First rule of Jacqui Ellzey’s roller derby club – no one talks about the club.
Anyone wishing to watch her club practice must have prior authorization from Ellzey. No one’s allowed to reveal to outsiders when and where they meet up.
“It’s kind of a secret,” Ellzey joked.
The secretiveness is not for security reasons, she said.
The skaters are actually paying homage to “Fight Club,” the 1999 film about an underground group of brawlers who turn into anarchists.
Brad Pitt and Edward Norton keep their club’s violent duels hidden by instructing members to never mention them to the outside world.
Ellzey’s league of players has shirts copying the “Fight Club” insignia and one of their teams was called Project Mayhem, the codename for societal destruction used in the movie.
But there’s a notable difference with the fight club of David Fincher’s film: it didn’t have any women.
Ellzey’s league of all-female skaters is all about sisterhood and giving women a chance to grow as talented athletes.
“That was the goal I had set when I started the league – to find something that is empowering to women – women to accept who they are,” she said.
The Arizona Skate Club formed a couple years ago and consists of 16 skaters who range in age from 17 to 54. Some have been skating for several years; others are more of a novice to the skating rink.
They come from Chandler, Gilbert, Mesa, Tempe and Queen Creek. Ellzey said her goal is to have the league represent every community in the East Valley; all she needs is someone from Ahwatukee.
It’s a goal-oriented league, meaning Ellzey expects players to put in the work to make themselves better competitors.
“This is not just a hobby,” Ellzey said. “This is something that can build strong athletes to achieve anything that they put their heart to.”
Roller derby dates back to the 1930s and 1940s, when it evolved from a skating race to a physical competition.
The sport consists of two teams skating around an oval-shaped rink and blocking one member of the opposing team from passing them.
Derby quickly became a spectacle as audiences flocked to see skaters crash, fall and collide into each other. The game earned more legitimacy over the decades as leagues started setting more rules and regulations.
Hundreds of roller derby leagues currently compete all over the world.
Ellzey said she hadn’t been very athletic growing due to asthma and hadn’t thought of taking up a sport. But around 2006, a friend encouraged her to consider roller derby.
At this time in her life, Ellzey said she was suffering from low self-esteem after escaping an abusive marriage.
“I didn’t like myself,” she recalled, “I just had no self-respect.”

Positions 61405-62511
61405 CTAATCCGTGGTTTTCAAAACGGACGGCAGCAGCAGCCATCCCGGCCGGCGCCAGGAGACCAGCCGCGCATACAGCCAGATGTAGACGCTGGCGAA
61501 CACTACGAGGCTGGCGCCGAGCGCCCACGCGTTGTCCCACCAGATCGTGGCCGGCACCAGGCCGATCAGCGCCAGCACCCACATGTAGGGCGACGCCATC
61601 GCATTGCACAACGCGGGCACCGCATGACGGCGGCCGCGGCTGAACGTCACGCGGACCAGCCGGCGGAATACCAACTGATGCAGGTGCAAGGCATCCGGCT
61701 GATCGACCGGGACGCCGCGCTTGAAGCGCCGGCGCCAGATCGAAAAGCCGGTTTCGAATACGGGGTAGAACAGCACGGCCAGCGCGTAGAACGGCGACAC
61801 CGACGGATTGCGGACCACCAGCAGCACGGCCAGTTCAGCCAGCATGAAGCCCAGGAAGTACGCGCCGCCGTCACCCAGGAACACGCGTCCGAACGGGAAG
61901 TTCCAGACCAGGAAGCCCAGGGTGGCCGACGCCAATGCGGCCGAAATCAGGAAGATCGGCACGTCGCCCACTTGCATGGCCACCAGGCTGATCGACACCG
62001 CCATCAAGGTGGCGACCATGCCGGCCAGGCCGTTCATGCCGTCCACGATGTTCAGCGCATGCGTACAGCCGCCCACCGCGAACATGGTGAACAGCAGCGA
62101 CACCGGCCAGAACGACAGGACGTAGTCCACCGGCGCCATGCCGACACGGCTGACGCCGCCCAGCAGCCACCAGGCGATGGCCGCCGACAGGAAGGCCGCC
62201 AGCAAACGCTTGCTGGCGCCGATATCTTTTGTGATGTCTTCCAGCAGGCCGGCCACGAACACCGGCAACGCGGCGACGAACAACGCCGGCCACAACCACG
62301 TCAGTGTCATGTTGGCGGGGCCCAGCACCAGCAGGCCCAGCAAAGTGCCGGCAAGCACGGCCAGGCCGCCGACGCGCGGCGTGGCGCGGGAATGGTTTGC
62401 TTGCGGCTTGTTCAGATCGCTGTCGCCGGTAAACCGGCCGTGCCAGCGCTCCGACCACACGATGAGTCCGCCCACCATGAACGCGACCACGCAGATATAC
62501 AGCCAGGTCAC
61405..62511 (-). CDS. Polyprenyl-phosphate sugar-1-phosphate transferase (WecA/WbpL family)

But the regimen of roller derby slowly started to build up her confidence over the years – to the point where she’s taking control with her own league and running the show. And Ellzey’s seen other skaters go through the same transformation.
“These women really, really grow into becoming strong, confident women,” Ellzey said. “It’s extremely therapeutic.”
Bethany Wray was suffering from stress-related seizures before she put on a pair of skates and joined Ellzey’s league about a year ago.
The 23-year-old Gilbert woman said her husband nearly died in a severe accident and the trauma of it had started to impact Wray’s own health.
She was encouraged to find an outlet for her stress and that’s when derby came into her life.
The sport was unlike any of the others Wray played growing up – it’s a constant momentum of physical contact with other people.
If a skater busts a competitor’s nose, Wray noticed there were no hurt feelings between the players.
It wasn’t long before derby made Wray let go of the dread she’d been carrying since her husband’s accident.
“I never quite came back from that until I was able to do derby,” Wray said.
The East Valley league encourages members to focus on form before speed.
During a practice at basketball courts in Mesa, the skaters could be seen sliding and skidding across the concrete. Ellzey said the players must learn how to fall down skillfully, so if they stumble during a match, their body knows how to react.
Skaters protect themselves with lots of padding, helmets and mouth guards. But injuries are still known to happen.
Amber Staab once tore a ligament in her knee during a match, which benched her from competing in the rink for several months.
The 32-year-old flight attendant from Chandler said as soon as the pain was gone, she was itching to get back to derby.
“It’s like going to church for me,” Staab said.
As someone who works in customer service, Staab enjoys having a place where she can release some aggression and not be punished for it.
“It’s the best way you can hit someone and not go to jail,” she joked.
The Arizona Skate Club will be holding a match on Oct. 26 at the Barney Family Sports Complex in Queen Creek. Pre-sale tickets cost $10 and the game starts at 6 p.m.